As the protagonist explores his hometown and the places he has evidence of his mother visiting – veering closer to an understanding of her career and his slips in time – more real tragedies begin happening. His small circle of alcoholic, depressed, friends begin killing themselves, pulling apart and failing to grab onto something, no matter how odd, to keep themselves afloat. Just like in The Coming, Nikolaidis refers to Sabbatai Zevi, the 17th century Turkish monk who claimed to be the Messiah and was forced to renounce Judaism and convert to Islam and was banished to Ulcinj. This figure is significant in both novels, and I’ll ask Nikolaidis tomorrow what it is he finds so appealing about the man. Though, tbh, if a banished cult leader had died in my hometown I’d probably be obsessed with him too. (NB: I don’t think anyone of note has died in my town, though Harry Styles off of One Direction was born there, and so too was a certain award-shortlisted “literary lifestyle blogger”. (The second one is me.))
This is a novel that explores place in some detail, including – bizarrely – the offices of Istros Books and the (no offence) insignificant Holborn quadrangle of Red Lion Square, which I think is mentioned more times in this book that I’ve heard it referred to irl during nearly a decade (#fuckIneedtomove) of living in London. Place and time are fluid and solid, dreamlike and filled with verifiable detail. Till Kingdom Come is an imaginative conundrum that leaves numerous threads incomplete and unexplained, but is still somehow satisfying. Life (well, multiple suicides) seem to overtake the protagonist’s fascination with his past, and as a reader we know that nothing he learns for definite will be as exciting as the process by which he learnt it. This is exploratory prose, engaging and fun, and – other than the setting – feels very like Murakami, and I mean that in the best possible way. I’ll definitely be recommending Nikolaidis to other people, and will try to squeeze my way through his other translated novel in the eleven hours I have until I meet him tomorrow. Probably won’t happen, though, as I think my wifi here is strong enough to play Super Mario Run. Sweet dreams from Montenegro!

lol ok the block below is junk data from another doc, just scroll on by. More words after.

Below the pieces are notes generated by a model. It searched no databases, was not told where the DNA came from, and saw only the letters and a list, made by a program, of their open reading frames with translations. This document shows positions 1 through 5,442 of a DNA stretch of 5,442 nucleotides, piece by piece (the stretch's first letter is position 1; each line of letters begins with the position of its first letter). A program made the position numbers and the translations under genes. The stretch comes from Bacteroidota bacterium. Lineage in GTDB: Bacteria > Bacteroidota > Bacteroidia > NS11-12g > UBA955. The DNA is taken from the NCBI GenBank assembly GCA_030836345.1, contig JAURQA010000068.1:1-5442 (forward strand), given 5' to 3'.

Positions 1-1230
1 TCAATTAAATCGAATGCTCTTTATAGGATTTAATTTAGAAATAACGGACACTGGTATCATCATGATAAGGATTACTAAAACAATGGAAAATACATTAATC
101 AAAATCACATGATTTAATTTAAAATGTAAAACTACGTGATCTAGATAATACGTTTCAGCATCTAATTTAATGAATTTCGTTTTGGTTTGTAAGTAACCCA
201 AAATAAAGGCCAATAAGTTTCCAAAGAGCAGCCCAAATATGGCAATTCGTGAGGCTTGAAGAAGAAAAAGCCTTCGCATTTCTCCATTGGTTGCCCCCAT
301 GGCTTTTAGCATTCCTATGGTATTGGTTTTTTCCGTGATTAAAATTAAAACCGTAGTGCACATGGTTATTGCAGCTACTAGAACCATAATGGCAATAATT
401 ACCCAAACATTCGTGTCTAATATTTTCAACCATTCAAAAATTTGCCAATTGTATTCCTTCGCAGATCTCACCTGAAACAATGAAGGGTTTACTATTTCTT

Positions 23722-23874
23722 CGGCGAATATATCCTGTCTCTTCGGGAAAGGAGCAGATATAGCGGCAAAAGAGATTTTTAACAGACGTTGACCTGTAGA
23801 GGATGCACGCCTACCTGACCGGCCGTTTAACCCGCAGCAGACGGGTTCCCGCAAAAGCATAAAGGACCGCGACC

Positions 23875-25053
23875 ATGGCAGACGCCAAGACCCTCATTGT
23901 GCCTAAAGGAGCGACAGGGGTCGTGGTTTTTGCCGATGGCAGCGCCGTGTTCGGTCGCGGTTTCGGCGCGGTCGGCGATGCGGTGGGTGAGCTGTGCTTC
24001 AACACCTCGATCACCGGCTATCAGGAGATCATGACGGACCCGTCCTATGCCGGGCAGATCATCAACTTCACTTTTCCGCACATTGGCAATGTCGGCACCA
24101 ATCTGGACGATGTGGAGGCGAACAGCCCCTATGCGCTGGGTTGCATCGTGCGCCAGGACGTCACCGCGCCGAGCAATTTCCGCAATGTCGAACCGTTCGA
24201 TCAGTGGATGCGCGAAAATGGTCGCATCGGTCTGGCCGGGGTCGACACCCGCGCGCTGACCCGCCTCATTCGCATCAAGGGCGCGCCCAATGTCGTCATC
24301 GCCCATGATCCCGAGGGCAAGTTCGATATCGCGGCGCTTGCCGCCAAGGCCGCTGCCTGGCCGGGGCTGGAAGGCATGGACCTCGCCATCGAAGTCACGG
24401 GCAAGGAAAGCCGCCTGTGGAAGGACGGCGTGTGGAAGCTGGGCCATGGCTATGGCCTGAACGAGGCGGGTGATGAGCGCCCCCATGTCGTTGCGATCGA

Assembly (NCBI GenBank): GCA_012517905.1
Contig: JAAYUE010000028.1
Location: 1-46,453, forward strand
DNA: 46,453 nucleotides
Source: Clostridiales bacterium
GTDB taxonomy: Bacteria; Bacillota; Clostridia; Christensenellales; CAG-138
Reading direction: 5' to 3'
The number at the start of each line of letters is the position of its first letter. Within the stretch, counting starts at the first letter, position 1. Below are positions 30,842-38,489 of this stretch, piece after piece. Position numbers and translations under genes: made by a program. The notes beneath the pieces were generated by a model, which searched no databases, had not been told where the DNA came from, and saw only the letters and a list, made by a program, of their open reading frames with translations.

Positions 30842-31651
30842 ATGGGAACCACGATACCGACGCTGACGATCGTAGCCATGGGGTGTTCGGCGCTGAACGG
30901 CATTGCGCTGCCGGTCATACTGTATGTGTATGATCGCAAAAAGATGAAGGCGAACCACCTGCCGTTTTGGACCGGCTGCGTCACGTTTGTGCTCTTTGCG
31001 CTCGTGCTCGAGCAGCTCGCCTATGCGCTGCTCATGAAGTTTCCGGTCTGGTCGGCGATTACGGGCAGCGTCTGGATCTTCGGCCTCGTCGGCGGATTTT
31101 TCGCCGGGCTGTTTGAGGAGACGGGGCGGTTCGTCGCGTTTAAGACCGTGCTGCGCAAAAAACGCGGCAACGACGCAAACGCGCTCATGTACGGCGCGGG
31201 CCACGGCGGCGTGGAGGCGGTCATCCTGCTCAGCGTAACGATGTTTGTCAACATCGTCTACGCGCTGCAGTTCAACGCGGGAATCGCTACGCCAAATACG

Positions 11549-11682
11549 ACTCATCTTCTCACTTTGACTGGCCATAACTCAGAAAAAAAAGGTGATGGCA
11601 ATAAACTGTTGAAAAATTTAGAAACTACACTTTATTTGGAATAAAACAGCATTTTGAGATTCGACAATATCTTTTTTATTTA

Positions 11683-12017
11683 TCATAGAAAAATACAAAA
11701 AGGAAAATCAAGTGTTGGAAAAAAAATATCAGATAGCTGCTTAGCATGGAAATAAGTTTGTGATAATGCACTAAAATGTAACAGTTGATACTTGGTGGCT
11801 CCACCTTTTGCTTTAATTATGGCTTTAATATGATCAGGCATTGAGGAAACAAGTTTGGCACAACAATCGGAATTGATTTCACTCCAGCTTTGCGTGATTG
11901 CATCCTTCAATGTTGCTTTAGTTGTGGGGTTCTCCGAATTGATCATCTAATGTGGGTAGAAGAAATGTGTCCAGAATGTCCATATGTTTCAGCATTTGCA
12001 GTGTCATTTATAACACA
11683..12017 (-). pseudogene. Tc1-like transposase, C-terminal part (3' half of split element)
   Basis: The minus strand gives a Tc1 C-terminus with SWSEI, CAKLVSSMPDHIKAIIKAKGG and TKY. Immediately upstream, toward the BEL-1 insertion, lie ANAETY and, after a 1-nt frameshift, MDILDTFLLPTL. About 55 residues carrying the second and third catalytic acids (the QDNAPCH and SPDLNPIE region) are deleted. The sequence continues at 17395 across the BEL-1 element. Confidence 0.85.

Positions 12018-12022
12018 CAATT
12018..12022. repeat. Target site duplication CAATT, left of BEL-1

Written 9ish-10ish pm on Saturday 8th April.
I had to go back and look at my own review of this (which includes a photo of Red Lion Square in fact), but Murakami is not a writer who came to mind in any way. For me, Nikolaidis is a more overtly political and daring writer than Murakami who has settled into a groove of producing blander, more predictable works over the years. (When Murakami comes to mind when reading I usually think “This is what Murakami could be like if he was still cool”.) I found the meta-fictional elements—especially Red Lion Square and the Istros office—to be a really cool nod to the publisher. I had chanced to visit with Susan on a brief London stopover in the months before this came out, so I was pleased to be able to imagine both spaces.
LikeLiked by 1 person
Nikolaidis would be disappointed if he heard that – he strives to be apolitical with his fiction. I don’t particularly rate Murakami, especially not his recent books, but I think the tone of Nikolaidis is very similar to Wild Sheep Chase and The Wind Up Bird Chronicle, which is Murakami at his best, and as both writers are deliberately riffing on Raymond Chandler I think they should feel similar.
LikeLiked by 1 person
I agree totally with your assessment of Murakami’s best and, yes, I guess I can see the connection. I suppose it is inevitable that one might be inclined to read politics into Balkan and central European lit, especially from outside. I am considerably older than you and for me, the Balkan Wars along with the end of Apartheid, were the prominent world events of my coming into political awareness (through my 20s and into my early 30s).
LikeLiked by 1 person
Pingback: The Son by Andrej Nikolaidis – Triumph of the Now
Pingback: Triumph of the Now TV – Triumph of the Now
Pingback: The Fall of Yugoslavia by Misha Glenny – Triumph of the Now